Finally I give up, taking a peek in the answers section of the textbook. Root 2 times root 25 simplified to 5 root 2 and cancelled into the 10 to get root 2 over 2.
Rats. I should have known that one.

"I won't drag you by your hair Lavi! You're just being pessimistic!"

I am not a pessimist, I am a realist. I don't sugar coat the truth to make it easier to swallow, I bite down and chew, tasting the bitter reality and savouring it for what it is. I know that I will fail the next Maths test because I can only complete one third of the relevant problems in the text book. I know that I will not enjoy this shopping trip with Lenalee because I do not like crowded malls or clothes. But more than anything, I know that no one else really cares about what I know because, by nature, they only care about themselves.

"Alright then Lena, I'll come." I say with a smile.


The shopping centre is crowed and cramped. The buzz of conversation is everywhere, fizzling up from the hordes of people bustling about sale racks and discounted window displays. It all looks the same to me, but Lenalee is on fire. She drags me not by my hair, but by my wrist from shop to shop, spreading dress after dress over the coarse fabric of her uniform and surveying herself in the mirror before clicking her tongue and tossing it back on the shelf.

"Lenalee, do I really need to be here?"

It's a futile effort I know, now that she has gotten my away from my books there is no way she will let me go until all other options are exhausted, but anything that has even the slightest chance of halting her rampage through the outlet stores is better than allowing myself to be tugged through this hell any longer.

"What's wrong Lavi? We're having fun aren't we?"

It takes all of my self control to with hold a sarcastic comment and respond with polite disagreement.

"Well shopping isn't really my 'thing' if you get my drift Lena."

Her face falls, settling into a guilty frown.

"I'm sorry Lavi, I just wanted to spend some time with you is all. . ."

Her guilt, no doubt intended to sway my resolve, only serves to shorten my temper and test my patience. She has no interest in me. Her concerns are with the formal and the various stresses that accompany such an occasion.

"I know Lenalee, it's alright."

She smiles, if you can call it that. A weak twitch of the mouth that softens her features into a "comforting look".

"How about we stop the window shopping for now and go somewhere else? I can always come back with Miranda tomorrow and finish picking out my outfit."

At last, reprieve for my poor aching feet seems to be in reach. Perhaps today won't be such a disaster after all.

"That sounds like a plan."

I smile, a horrible fake thing that tugs at the muscles in my face and stretches them into an absurd grin. I hate lying, it makes me feel like a hypocrite.

"So, let's go and meet up with the others shall we?"

Her smiles widens, as if challenging mine. She had planned this all along. Poor Lavi in his corner with school books spread around him, he should get out more. He needs to experience new things and meet interesting people. I have no interest in that kind of crap.

And yet, I follow her, out the roller doors, down the escalators and through the automatic sliding entrance into the cool afternoon breeze.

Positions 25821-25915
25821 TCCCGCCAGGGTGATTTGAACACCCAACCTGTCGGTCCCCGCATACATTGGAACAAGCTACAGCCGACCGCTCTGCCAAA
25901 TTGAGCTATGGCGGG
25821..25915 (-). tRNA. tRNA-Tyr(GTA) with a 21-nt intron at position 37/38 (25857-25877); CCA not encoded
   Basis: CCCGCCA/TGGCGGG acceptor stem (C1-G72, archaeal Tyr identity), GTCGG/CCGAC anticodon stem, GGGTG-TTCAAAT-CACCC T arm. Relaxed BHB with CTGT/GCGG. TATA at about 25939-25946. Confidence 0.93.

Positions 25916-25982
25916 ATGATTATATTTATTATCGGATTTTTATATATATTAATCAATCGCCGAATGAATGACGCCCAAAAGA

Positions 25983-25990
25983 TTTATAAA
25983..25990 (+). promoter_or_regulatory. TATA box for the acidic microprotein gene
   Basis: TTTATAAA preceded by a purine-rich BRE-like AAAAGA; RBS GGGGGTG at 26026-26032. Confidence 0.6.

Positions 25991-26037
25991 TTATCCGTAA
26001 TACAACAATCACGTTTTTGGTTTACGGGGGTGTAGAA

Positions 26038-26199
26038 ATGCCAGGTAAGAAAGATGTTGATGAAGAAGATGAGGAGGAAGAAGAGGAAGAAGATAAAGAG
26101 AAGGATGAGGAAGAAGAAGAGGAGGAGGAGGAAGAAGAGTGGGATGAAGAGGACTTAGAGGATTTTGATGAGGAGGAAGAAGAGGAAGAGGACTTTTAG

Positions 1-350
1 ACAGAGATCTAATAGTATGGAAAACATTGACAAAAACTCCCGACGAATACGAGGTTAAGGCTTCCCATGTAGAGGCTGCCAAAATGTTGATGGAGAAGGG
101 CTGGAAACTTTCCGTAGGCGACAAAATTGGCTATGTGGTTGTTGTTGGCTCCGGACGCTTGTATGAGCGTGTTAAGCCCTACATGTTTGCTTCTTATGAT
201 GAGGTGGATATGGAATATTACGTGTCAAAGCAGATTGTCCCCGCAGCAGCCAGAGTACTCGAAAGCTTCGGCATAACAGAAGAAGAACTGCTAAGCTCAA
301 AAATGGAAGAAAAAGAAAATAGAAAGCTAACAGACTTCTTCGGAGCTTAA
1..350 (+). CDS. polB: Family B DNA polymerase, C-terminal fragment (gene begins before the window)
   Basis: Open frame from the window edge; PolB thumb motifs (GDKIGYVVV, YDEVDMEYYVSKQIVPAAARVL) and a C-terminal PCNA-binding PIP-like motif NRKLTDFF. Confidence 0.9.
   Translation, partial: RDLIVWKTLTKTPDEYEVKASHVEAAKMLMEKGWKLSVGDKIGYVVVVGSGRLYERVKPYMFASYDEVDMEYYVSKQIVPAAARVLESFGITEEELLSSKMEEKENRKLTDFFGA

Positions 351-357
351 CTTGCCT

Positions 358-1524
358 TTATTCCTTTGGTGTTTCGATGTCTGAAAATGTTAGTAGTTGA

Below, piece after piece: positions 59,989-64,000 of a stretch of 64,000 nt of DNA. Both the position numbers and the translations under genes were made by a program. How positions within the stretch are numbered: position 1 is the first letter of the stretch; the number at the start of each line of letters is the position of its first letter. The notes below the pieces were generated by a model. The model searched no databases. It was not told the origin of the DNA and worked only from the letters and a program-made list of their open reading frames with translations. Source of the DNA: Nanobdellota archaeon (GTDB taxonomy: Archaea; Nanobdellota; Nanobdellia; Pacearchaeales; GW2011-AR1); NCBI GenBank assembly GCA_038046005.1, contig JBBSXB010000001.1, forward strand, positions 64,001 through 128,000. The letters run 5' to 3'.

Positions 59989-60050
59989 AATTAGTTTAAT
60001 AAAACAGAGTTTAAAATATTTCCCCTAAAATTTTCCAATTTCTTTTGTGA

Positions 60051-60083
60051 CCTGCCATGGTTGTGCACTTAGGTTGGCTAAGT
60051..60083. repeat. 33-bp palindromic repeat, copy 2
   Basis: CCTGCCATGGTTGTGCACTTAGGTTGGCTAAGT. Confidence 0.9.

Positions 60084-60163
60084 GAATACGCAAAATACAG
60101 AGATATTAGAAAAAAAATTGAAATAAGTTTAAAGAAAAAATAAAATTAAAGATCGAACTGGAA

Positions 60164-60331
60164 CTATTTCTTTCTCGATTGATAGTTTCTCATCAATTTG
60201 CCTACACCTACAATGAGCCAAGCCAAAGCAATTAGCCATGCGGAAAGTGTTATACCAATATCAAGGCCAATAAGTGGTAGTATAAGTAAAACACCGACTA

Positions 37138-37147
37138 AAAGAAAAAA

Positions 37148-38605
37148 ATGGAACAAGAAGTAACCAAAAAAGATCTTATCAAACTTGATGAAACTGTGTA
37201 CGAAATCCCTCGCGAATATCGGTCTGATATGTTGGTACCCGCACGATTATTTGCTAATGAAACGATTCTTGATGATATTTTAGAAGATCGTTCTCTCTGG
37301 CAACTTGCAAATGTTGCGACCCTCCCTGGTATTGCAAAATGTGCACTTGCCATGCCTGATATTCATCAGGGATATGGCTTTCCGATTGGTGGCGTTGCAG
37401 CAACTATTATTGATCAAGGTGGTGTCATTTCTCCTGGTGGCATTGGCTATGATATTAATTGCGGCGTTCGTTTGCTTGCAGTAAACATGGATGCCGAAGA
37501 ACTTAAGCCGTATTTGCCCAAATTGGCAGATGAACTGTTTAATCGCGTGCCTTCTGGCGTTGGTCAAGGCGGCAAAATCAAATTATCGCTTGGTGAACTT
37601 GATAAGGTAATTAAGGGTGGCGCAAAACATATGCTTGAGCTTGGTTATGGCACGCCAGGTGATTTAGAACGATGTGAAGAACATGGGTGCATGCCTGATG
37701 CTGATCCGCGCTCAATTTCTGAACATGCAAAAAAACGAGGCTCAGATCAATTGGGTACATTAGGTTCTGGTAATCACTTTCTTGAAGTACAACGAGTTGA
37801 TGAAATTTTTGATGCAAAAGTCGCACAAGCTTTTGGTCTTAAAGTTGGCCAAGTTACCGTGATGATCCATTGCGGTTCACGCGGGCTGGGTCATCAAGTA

"Come on Lavi! You'll love these people, they're really nice."

Nice. What a bland word. Then again, Lenalee had never been known for her vivid imagination. In any case, by her definition 'nice' could mean anything from a sweet smiling nun to a drunk hooligan who'd passed her a compliment.

She scans the crowd, squinting against the harsh sunlight for her "nice" friends as she stands on pointed toe at the edge of the plaza. I hate to admit it, but suffocating as she is Lenalee is actually quite attractive. Not too long hair frames a cute face with big black eyes that can be pretty on occasion, sexy even if she's in the mood. Not that she isn't aware of her natural beauty, quite the opposite in fact. She flaunts her milky white legs with inappropriately short skirts and high heels, even going as far as to have her school uniform tailored to make it just a tad more revealing with a pair of shiny new heeled school shoes to top it off.

"Hey! Over here!" She's dragging me again, pulling me by the hand like a lost child through the crush of bodies that crowd the fountain at the centre of the plaza as she frantically waves her free arm in the air in a desperate bid to attract the attention of her nameless friends.

With a sigh, I pack my misgivings into the back of my mind and spread a welcoming grin across my face, ready for the polite and no doubt forgettable small talk that was sure to spawn from this brief encounter.

I had no idea how much one conversation could change my life.


So that's chapter one. Apologies for the dodgy line breaks, I'm still trying to figure out how to do proper ones in the new system. In reference to the stuff about surds and maths, I pulled out a text book and picked a problem at random in case you're wondering. I'll try to come up with more complicated stuff in the future though, because for Lavi to be struggling with year 10 maths is a little bit odd.

In the next chapter (if all goes to plan) we'll meet our favourite grumpy samurai and his less than willing companion. Watch the sparks fly!

CRITICISM PLEASE!!! Though regular reviews are nice as well and flames amuse me to no end.